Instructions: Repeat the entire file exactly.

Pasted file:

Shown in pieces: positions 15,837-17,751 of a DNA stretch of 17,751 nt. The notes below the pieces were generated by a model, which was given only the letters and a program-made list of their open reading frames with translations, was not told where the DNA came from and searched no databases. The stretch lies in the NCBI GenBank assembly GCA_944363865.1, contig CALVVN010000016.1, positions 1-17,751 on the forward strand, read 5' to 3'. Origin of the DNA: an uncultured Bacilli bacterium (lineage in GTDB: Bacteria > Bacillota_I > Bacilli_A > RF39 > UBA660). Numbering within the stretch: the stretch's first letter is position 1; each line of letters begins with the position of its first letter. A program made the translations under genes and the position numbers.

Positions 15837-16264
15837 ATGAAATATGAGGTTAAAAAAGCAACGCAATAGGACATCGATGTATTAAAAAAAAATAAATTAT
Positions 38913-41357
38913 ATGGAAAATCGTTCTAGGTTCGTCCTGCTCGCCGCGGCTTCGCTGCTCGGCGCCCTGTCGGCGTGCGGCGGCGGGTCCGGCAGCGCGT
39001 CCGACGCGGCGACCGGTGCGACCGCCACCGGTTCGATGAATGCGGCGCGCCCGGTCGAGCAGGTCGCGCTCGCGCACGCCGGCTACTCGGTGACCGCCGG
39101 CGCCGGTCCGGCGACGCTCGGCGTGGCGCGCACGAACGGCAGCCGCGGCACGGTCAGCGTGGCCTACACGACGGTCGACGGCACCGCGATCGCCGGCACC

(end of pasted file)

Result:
Shown in pieces: positions 15,837-17,751 of a DNA stretch of 17,751 nt. The notes below the pieces were generated by a model, which was given only the letters and a program-made list of their open reading frames with translations, was not told where the DNA came from and searched no databases. The stretch lies in the NCBI GenBank assembly GCA_944363865.1, contig CALVVN010000016.1, positions 1-17,751 on the forward strand, read 5' to 3'. Origin of the DNA: an uncultured Bacilli bacterium (lineage in GTDB: Bacteria > Bacillota_I > Bacilli_A > RF39 > UBA660). Numbering within the stretch: the stretch's first letter is position 1; each line of letters begins with the position of its first letter. A program made the translations under genes and the position numbers.

Positions 15837-16264
15837 ATGAAATATGAGGTTAAAAAAGCAACGCAATAGGACATCGATGTATTAAAAAAAAATAAATTAT
Positions 38913-41357
38913 ATGGAAAATCGTTCTAGGTTCGTCCTGCTCGCCGCGGCTTCGCTGCTCGGCGCCCTGTCGGCGTGCGGCGGCGGGTCCGGCAGCGCGT
39001 CCGACGCGGCGACCGGTGCGACCGCCACCGGTTCGATGAATGCGGCGCGCCCGGTCGAGCAGGTCGCGCTCGCGCACGCCGGCTACTCGGTGACCGCCGG
39101 CGCCGGTCCGGCGACGCTCGGCGTGGCGCGCACGAACGGCAGCCGCGGCACGGTCAGCGTGGCCTACACGACGGTCGACGGCACCGCGATCGCCGGCACC